Anthony T. Grafton. The Footnote: A Curious History. Cambridge, MA: Harvard University Press, 1997. 

What comes to light is that importance of the footnote, which is often perceived as cumbersome and annoying by undergraduates (myself included just a couple years ago), lies in the need for historians to build their arguments on source material whose location and identity is apparent for their colleagues. In some ways, this reading connects to Booth in that both address the importance of writing for a scholarly community, and being aware of the needs of one’s reader. 

In reading this chapter, note the different developments in the historical profession, as well as the ways in which citation changed. 

Reading: “From Topics to Questions” from The Craft of Research (2008)

February 10, 2013 § 1 Comment

This week we asked you to read an excerpt from The Craft of Research by William Booth, Gregory C. Colomb, and Joseph Williams. Booth, Colomb, and Williams were English Language at Literature at the University of Chicago and the University of Virginia and together developed The Little Red Schoolhouse , a curriculum for introducing undergrads to academic and professional writing.While The Craft of Research is not written specifically for the historical discipline, the book is a useful reference about the research process for undergraduates. The authors stress that they wrote the book with the assumption that “Despite the differences between beginners and experienced researchers…their challenges are pretty much the same.”

Wayne C. Booth, Gregory G. Colomb, Joseph M. Williams. The Craft of Research. Chicago: University of Chicago Press, 2008.

Wayne C. Booth, Gregory G. Colomb, Joseph M. Williams. The Craft of Research. Chicago: University of Chicago Press, 2008.

This particular chapter gives you several suggestions for ways to discover topics and turn them into research questions. One useful device is the topic-question-rationale statement.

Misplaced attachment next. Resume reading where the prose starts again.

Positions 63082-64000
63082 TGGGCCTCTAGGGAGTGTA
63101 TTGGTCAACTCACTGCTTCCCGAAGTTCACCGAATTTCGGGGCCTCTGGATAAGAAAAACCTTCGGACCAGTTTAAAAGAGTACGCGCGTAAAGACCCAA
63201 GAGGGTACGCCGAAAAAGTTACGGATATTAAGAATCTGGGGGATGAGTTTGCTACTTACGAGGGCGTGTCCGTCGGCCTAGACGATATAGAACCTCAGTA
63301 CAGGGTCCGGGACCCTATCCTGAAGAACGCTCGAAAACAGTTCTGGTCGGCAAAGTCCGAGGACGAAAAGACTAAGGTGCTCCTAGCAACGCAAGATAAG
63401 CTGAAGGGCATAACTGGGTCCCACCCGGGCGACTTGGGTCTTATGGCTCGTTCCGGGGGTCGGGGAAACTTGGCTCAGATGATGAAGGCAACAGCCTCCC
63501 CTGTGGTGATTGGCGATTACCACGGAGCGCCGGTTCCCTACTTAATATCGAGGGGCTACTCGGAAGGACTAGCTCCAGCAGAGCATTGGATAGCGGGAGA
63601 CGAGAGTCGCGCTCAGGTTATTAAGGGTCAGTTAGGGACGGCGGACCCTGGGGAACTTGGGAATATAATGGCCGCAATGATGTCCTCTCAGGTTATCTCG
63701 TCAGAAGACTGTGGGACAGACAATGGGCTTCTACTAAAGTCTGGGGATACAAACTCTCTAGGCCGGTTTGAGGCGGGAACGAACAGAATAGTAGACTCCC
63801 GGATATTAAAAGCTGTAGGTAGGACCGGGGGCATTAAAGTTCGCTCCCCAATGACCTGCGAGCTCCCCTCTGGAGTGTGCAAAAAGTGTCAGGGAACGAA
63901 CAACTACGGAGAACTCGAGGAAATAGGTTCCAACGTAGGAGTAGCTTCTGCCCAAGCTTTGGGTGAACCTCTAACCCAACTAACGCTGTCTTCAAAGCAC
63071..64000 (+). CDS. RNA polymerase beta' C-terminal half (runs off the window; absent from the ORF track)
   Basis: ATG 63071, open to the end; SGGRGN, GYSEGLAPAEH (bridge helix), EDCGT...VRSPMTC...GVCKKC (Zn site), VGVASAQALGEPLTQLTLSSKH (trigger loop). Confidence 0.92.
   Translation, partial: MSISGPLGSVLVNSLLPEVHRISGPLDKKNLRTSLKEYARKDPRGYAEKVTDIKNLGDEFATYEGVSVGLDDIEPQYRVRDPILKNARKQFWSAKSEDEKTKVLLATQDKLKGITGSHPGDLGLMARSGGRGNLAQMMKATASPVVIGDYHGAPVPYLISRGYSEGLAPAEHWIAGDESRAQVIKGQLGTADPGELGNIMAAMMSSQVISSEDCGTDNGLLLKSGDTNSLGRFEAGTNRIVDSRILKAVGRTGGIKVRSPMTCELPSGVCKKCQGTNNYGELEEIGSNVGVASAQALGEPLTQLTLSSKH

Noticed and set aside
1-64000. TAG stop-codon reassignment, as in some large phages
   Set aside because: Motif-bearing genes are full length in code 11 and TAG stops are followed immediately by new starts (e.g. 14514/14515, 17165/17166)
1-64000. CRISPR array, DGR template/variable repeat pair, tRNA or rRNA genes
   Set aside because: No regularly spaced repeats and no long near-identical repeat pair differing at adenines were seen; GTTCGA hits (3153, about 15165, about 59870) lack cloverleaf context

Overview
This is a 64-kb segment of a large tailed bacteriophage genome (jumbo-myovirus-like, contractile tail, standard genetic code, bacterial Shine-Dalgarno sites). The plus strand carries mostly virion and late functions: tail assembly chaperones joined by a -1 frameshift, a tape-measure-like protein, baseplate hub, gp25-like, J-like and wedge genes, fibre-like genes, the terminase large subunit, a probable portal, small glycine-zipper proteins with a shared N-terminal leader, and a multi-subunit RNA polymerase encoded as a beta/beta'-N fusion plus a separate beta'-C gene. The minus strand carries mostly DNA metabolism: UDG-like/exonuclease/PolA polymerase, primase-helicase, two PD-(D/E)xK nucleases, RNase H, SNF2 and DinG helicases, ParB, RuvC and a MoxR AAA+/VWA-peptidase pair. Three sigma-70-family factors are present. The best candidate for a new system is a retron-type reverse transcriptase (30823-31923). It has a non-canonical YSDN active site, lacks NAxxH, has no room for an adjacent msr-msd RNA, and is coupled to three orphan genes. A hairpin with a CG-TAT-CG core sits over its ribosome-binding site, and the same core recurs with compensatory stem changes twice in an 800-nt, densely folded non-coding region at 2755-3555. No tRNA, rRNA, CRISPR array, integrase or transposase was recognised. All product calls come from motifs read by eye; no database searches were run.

1. topic: I am studying ______.

2. question: because I want to find out who/what/when/where/whether/why/how _______.

3. rationale: in order to help my reader understand how _______.

Here’s one of the examples the authors give us:

1. I am working on Lincoln’s beliefs about predestination in his early speeches

2. because I want to find out how his belief in destiny and God’s will influenced his understanding of the causes of the Civil War

3. in order to help my reader understand how his religious beliefs may have influenced his military decisions

Don’t get too hung up on crafting the perfect TQR statement right now. Instead of viewing the TQR as a guiding compass for your research, think of it as a tool you could use in your weekly research assignments. Writing these statements down each week is one way of watching how your research evolves over the course of the semester.

The authors remind us that the rationale is the hardest part of the statement to answer.  By working through the academic literature of your field through reading seminars, practicing new lenses of analysis in your courses, and staying in consultation with a professor (someone who is an expert in their field and is tuned in to the most pressing concerns of scholarly discourse at the moment), you’ll discover questions that remain unaddressed by academic literature or are deserving of more nuanced analysis.

I’ll leave you with some advice from the authors:

“Don’t fall in love with your first answer; always hope that you’ll find a better one.”

If you’re interested in consulting the rest of the book, you can access an electronic copy of it through UC Berkeley’s library.

Learning From Strangers

October 2, 2012 § 6 Comments

This week’s reading comes from Learning From Strangers by Robert Weiss. It deals with methods and tactics for conducting in-depth interviews. Primarily a manual for sociological research, it does provide useful tools for conducting oral histories.

What are some questions that came up while reading this?